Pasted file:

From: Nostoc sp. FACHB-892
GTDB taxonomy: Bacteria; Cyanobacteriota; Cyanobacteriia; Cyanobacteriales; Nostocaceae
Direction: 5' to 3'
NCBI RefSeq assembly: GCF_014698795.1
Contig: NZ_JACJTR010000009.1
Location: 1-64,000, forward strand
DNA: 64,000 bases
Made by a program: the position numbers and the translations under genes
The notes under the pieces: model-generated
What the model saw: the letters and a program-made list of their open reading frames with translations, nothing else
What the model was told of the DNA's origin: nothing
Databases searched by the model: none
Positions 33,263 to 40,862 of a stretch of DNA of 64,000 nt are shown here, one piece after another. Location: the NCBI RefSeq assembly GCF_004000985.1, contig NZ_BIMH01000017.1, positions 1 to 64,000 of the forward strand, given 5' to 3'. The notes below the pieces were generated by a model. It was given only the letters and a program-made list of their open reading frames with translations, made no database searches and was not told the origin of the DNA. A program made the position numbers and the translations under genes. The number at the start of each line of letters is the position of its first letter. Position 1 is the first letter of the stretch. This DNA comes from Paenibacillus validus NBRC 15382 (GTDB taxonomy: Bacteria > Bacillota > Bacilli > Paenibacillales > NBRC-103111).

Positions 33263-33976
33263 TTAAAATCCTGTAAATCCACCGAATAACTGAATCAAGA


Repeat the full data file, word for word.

From: Nostoc sp. FACHB-892
GTDB taxonomy: Bacteria; Cyanobacteriota; Cyanobacteriia; Cyanobacteriales; Nostocaceae
Direction: 5' to 3'
NCBI RefSeq assembly: GCF_014698795.1
Contig: NZ_JACJTR010000009.1
Location: 1-64,000, forward strand
DNA: 64,000 bases
Made by a program: the position numbers and the translations under genes
The notes under the pieces: model-generated
What the model saw: the letters and a program-made list of their open reading frames with translations, nothing else
What the model was told of the DNA's origin: nothing
Databases searched by the model: none
Positions 33,263 to 40,862 of a stretch of DNA of 64,000 nt are shown here, one piece after another. Location: the NCBI RefSeq assembly GCF_004000985.1, contig NZ_BIMH01000017.1, positions 1 to 64,000 of the forward strand, given 5' to 3'. The notes below the pieces were generated by a model. It was given only the letters and a program-made list of their open reading frames with translations, made no database searches and was not told the origin of the DNA. A program made the position numbers and the translations under genes. The number at the start of each line of letters is the position of its first letter. Position 1 is the first letter of the stretch. This DNA comes from Paenibacillus validus NBRC 15382 (GTDB taxonomy: Bacteria > Bacillota > Bacilli > Paenibacillales > NBRC-103111).

Positions 33263-33976
33263 TTAAAATCCTGTAAATCCACCGAATAACTGAATCAAGA